civic green space in London, 1605-1720.'

Panel 4: Self-Fashioning Hands (chaired by Claire Bryony Williams)

Amritesh Singh (University of York) 'Sovereign mistress: the
'love-letters' of Elizabeth I to François Duke of Anjou.'

Amanda Pullan (Lancaster University) ''Divine décor': biblical
narratives in private space, c. 1650-1700.'

Catherine Hunt (Bristol University) 'The public, the private and the
wearing of gloves.'

14.40-15.00 Coffee

15.00-16.20 Third Session

Panel 5: Manuscript and Print Cultures (chaired by Edward Smith)

Simon Jackson (University of Cambridge) ''Of the composition of mee
Herbert of Cherbury': the 'private' musical practices of Edward, First
Lord Herbert of Cherbury.'

Michael Hetherington (University of Cambridge) 'Talking cobblers:
natural reason, common sense, and the public audience for poetry in
the 1580s and 1590s.'

Emily O'Brien (Trinity College Dublin) ''Published in the world':
privacy and publicity in early modern murder narratives.'

Panel 6: Faith and Religion (chaired by Victoria Van Hyning)

Christian Schneider (Durham University) 'Peace, piety and public
opinion - promotion of the papacy in the reign of Pope Clement VIII

Chris Langley (University of Aberdeen) ''Using faithfulnes, painfulnes
& dilligence': implementing domestic reformation in Scotland,

Cassie Gorman (University of Cambridge) 'Thomas Traherne and the
individual, intuitive understanding of 'ALL THINGS'.'

16.20-16.45 Coffee

16.45-17.30 Keynote address: Professor Steven W. May (University of
Sheffield) 'Verse Libel, Fable, and the Fall of Essex.'

17.30-18.00 Drinks. Speakers and guests are invited to join us for
supper at a local restaurant; to book a place please let us know by
e-mail when registering (supper not included in the registration fee).

Venue: Humanities Research Institute, 34 Gell Street, Sheffield, S3 7QY

Time: 10.00 registration for 10.45 start. Close 17.30

Registration: £10 (SRS members: £5)

To book a place at this event please contact Jessica Edmondes
( or

Claire Bryony Williams ( by 31 August 2011.

Indoor Jacobean Playhouse Postdoctoral Research Associate

(King’s College London/Shakespeare’s Globe)

Six months, part time: 2 days a week. Closing date: 27 June 2011

Project: Sam Wanamaker’s vision for the Globe extended beyond the “wooden-O” – one of the most iconic and atmospheric performance spaces in London. In addition to a purpose-built education centre, which is due for completion this spring, he also intended there to be a second indoor theatre space – the skin of which was incorporated into the blueprint of the Globe complex. When Shakespeare’s Globe finally opened in 1997 after more than twenty-seven years’ planning and four years’ construction, the indoor Jacobean theatre was left as a shell, to be divided and partitioned into rooms for education workshops and rehearsals. Now, fourteen years after the theatre opened, the Globe is about to embark on the restoration of this indoor theatre to its intended purpose, with a stunning new interior. The research associateship will contribute to the research required to create this interior.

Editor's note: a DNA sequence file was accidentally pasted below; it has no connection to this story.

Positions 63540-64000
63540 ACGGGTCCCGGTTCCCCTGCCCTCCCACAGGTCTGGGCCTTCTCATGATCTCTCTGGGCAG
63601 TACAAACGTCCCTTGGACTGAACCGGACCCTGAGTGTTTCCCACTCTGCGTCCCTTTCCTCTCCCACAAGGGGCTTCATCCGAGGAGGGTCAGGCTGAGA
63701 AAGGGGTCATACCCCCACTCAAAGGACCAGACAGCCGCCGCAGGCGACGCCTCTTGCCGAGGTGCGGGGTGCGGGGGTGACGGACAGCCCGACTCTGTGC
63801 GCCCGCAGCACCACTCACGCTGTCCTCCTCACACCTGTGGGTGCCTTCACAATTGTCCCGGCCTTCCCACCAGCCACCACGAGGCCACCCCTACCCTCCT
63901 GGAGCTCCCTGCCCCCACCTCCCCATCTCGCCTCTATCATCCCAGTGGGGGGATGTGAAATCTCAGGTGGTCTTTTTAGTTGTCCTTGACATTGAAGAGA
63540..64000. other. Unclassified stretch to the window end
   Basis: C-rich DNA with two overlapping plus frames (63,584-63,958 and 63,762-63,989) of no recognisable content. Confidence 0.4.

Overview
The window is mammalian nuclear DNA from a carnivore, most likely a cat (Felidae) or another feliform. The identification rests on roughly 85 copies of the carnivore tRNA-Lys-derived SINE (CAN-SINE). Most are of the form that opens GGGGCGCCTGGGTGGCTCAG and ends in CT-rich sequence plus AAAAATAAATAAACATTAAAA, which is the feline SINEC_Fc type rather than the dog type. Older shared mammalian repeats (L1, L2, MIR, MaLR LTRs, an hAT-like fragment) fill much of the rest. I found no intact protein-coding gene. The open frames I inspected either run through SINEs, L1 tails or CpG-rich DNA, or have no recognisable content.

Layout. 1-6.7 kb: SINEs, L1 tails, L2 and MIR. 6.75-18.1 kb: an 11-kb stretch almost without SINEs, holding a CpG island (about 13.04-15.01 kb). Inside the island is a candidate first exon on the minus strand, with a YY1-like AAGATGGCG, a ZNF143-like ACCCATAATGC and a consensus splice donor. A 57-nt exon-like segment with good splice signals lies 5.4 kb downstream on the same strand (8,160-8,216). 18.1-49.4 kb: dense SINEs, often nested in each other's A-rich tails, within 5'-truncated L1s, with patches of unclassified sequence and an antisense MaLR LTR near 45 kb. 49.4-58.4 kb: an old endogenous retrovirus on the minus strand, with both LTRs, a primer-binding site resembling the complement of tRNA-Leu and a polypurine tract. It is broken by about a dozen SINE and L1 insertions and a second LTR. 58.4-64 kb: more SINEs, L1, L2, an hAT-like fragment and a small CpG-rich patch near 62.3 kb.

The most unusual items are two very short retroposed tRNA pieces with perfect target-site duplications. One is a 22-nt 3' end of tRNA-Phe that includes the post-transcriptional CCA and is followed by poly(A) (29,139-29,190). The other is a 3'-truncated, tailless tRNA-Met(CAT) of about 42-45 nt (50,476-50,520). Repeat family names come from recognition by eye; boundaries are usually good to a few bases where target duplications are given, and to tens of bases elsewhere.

Role: We seek a postdoctoral research associate to conduct research into the materials, interior decorative specifications and staging conditions of early modern indoor theatres in order to assist the Shakespeare Globe Trust as it embarks upon its project to construct a playhouse based on the Worcester College drawings (17th century) thought initially to be by Renaissance architect Inigo Jones, but now understood to be the work of his protégé John Webb. The RA will work closely with Dr Farah Karim-Cooper (Globe Education) and Professor Gordon McMullan (London Shakespeare Centre, King’s College London) and will report both to the Globe Architecture Research Group and to the Director of the London Shakespeare Centre. The research associateship is designed to participate in developing the intellectual frameworks which will underpin the physical build of the new theatre space at the Globe and the production of plays in the new space; it is also designed to encourage knowledge exchange between Shakespeare’s Globe Theatre and the London Shakespeare Centre at King’s and to contribute to the development of meaningful cross-disciplinary activity at King’s, as appropriate. The role will therefore build on the existing relationship between the London Shakespeare Centre and Shakespeare’s Globe Theatre – currently manifest in the joint running of a highly successful MA programme, a collaborative doctoral research project, a series of joint postgraduate research seminars, and the joint teaching of a popular BA module – at post-doctoral collaborative research level.